S omeone has said we are living out the 1918 pandemic, the civil unrest of 1968, and the 2008 economic meltdown all at once. As followers of Jesus, we know the church has not always responded well to crisis moments. Too often, we have added to an anxious society rather than being a place of hope and grace that is rooted in the good news that Jesus is King.
We can be shaped into people who bring hope and grace in times of anxiety by listening to wise voices. At this moment, I believe the following wise voices can help us—church leaders especially—navigate the multiple crises we face and shape us into people of grace and truth.
1. Reading While Black: African American Biblical Tradition as an Exercise in Hope by Esau McCaulley
Dr. McCaulley is a professor of New Testament at Wheaton College. His book digs deeply into the Black, biblical interpretive tradition and helps us to discover hope amid chaos and brokenness. McCaulley’s deep-roots approach deals with the struggles of a painful history of slavery, lynchings, mass incarceration, and more. As McCaulley digs ever deeper into Black interpretation of the Scriptures, he finds and helps us discern the ability to deal with grave injustice.
2. Acts: A Theological Commentary on the Bible by Willie James Jennings
Dr. Willie James Jennings’s work is always insightful and powerful. His commentary on Acts is no exception. Jennings’s particular talent is to ask questions of both the text and the context that bring us to understandings of the text that can reshape our vision of this vital book of the Bible. While this book is a commentary, it is easily and profitability used as a daily devotional.
3. Prophetic Lament: A Call for Justice in Troubled Times by Soong-Chan Rah
Dr. Rah has jokingly said that if you want to sell a commentary, don’t write one on Lamentations. Joking aside, Rah’s commentary takes us into the world of Lamentations and connects powerfully to our present context. His insights can make the reader uncomfortable at times, but, more importantly, they cause us to ask deep questions about justice in troubled times. Like Jennings’s commentary, Rah’s book is easily used as a daily devotional.
4. White Too Long: The Legacy of White Supremacy in American Christianity by Robert P. Jones
Robert P. Jones digs into the idea that to be living out white values is the supreme life. As the head of research firm Public Religion Research Institute, Jones takes us on both a personal and statistical journey into the ways that white supremacy has firmly rooted itself in the white church.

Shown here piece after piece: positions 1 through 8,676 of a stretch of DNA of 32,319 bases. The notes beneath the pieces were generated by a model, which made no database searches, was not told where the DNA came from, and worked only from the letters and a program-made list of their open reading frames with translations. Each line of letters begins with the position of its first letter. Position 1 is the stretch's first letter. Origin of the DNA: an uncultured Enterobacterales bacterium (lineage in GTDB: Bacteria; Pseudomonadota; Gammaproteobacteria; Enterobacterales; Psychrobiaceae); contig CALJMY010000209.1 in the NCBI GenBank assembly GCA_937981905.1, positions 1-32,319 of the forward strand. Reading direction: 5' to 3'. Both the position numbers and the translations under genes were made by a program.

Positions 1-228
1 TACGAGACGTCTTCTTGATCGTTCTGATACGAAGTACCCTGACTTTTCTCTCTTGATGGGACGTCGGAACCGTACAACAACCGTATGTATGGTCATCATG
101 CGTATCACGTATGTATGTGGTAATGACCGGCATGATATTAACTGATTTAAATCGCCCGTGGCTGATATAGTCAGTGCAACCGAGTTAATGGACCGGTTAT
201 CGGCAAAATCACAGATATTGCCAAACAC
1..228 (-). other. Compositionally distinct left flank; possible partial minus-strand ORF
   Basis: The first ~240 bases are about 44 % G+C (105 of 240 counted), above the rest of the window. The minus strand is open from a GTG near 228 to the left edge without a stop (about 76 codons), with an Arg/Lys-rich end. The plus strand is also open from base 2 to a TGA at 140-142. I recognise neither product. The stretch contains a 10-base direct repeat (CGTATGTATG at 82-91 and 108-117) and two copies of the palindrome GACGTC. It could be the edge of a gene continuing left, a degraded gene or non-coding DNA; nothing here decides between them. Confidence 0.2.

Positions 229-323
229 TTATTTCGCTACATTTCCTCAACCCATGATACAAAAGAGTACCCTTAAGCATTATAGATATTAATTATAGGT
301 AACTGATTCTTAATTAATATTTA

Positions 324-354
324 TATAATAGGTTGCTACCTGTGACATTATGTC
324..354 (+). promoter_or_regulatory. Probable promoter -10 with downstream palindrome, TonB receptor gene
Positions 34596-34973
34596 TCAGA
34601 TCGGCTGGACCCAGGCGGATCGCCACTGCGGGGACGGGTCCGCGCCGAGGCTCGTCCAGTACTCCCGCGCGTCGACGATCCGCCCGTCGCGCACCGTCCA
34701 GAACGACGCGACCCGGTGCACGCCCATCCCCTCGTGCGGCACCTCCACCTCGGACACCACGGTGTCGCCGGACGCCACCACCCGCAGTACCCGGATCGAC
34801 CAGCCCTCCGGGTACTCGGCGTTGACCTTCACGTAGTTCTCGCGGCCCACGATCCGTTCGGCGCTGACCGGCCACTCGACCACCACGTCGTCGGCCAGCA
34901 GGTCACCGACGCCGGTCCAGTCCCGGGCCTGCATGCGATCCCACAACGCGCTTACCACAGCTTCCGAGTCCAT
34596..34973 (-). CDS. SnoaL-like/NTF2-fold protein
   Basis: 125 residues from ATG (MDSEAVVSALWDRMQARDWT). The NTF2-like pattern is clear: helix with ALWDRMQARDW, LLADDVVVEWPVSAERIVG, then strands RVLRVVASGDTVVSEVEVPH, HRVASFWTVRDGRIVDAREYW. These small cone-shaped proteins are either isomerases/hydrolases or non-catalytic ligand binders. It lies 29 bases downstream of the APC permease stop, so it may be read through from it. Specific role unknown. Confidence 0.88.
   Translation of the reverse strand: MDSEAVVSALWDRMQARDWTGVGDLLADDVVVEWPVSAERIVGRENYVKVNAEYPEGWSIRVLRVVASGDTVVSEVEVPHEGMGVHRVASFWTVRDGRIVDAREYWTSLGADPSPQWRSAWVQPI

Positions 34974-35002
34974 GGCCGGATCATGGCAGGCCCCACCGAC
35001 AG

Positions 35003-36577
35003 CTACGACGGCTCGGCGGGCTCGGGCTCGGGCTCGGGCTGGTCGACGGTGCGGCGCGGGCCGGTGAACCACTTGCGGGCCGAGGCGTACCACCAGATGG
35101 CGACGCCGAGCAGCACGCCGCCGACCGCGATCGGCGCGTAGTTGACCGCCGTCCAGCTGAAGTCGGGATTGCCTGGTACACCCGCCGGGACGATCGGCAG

While many twenty-first-century white Christians want to point out that racism is in the past, Jones will not let white Christians off the hook so quickly. His research shows that while white evangelical Christians have warm feelings toward African Americans, actual behaviors and beliefs show that evangelicals are the most racist group in the United States. While this can be a disturbing read, it is an important one to see what has shaped white Christians.
5. Rediscipling the White Church: From Cheap Diversity to True Solidarity by David Swanson
David Swanson believes that racial reconciliation begins with rediscipling the white church. He argues persuasively that the white church is discipled into racial discipleship. This means white Christians are taught a way of life that sees the white race’s ways as best and sees all other ways as inferior. Being discipled in this way creates biases in white Christians that separates them from other Christians so that everyone is damaged.
Following the lead of philosopher Jamie Smith and fourth-century theologian Augustine, Swanson points out that we are what we love. Therefore, white Christians need to learn to love the fullness of God’s kingdom. God’s is a kingdom where the dividing walls of hostility are broken down so people from every language, nation, tribe, and tongue worship at the throne of God. The way white Christians learn to love the fullness of the kingdom is by robust habit-shaping practices that lead us out of racism.
In this little book, N.T. Wright gives wisdom on how to respond to COVID-19 with a godly mind and heart. He shows the temptation to grab hold of Greek philosophies in our response (for example, Plato’s “Death isn’t the worst thing that can happen. We’re heading somewhere else anyway.”) rather than holding to a Christ-centered response.
Wright holds that, at this moment, we have to center on Christ as the revelatory one and revelatory event. When we do, we stop looking for the “whys” in the pandemic; instead, we look to the “what.” What is the Christian response to this and indeed to all pandemics? How has the church responded in the past to this kind of large scale suffering? The “what” of our response outweighs the “why” of this happening. Focusing on the “what” rather than the “why” leads us to respond to the needs around us.
7. Virus as a Summons to Faith: Biblical Reflections in a Time of Loss, Grief and Uncertainty by Walter Brueggemann
Brueggemann does a wonderful job of summarizing the purpose of his book in the preface: “It is my hope that my thinking may be of some encouragement and suggestion about how we may think and speak critically, theologically, and biblically about our current crisis of virus in order that the community of faith may maintain its missional identity with boldness and joy.”
Written in the early days of the COVID-19 pandemic, this book asks readers to deeply examine our understanding of God as we face this crisis. Brueggemann also uses this moment—and the prophet Isaiah’s vision—to call us to live a new way of life.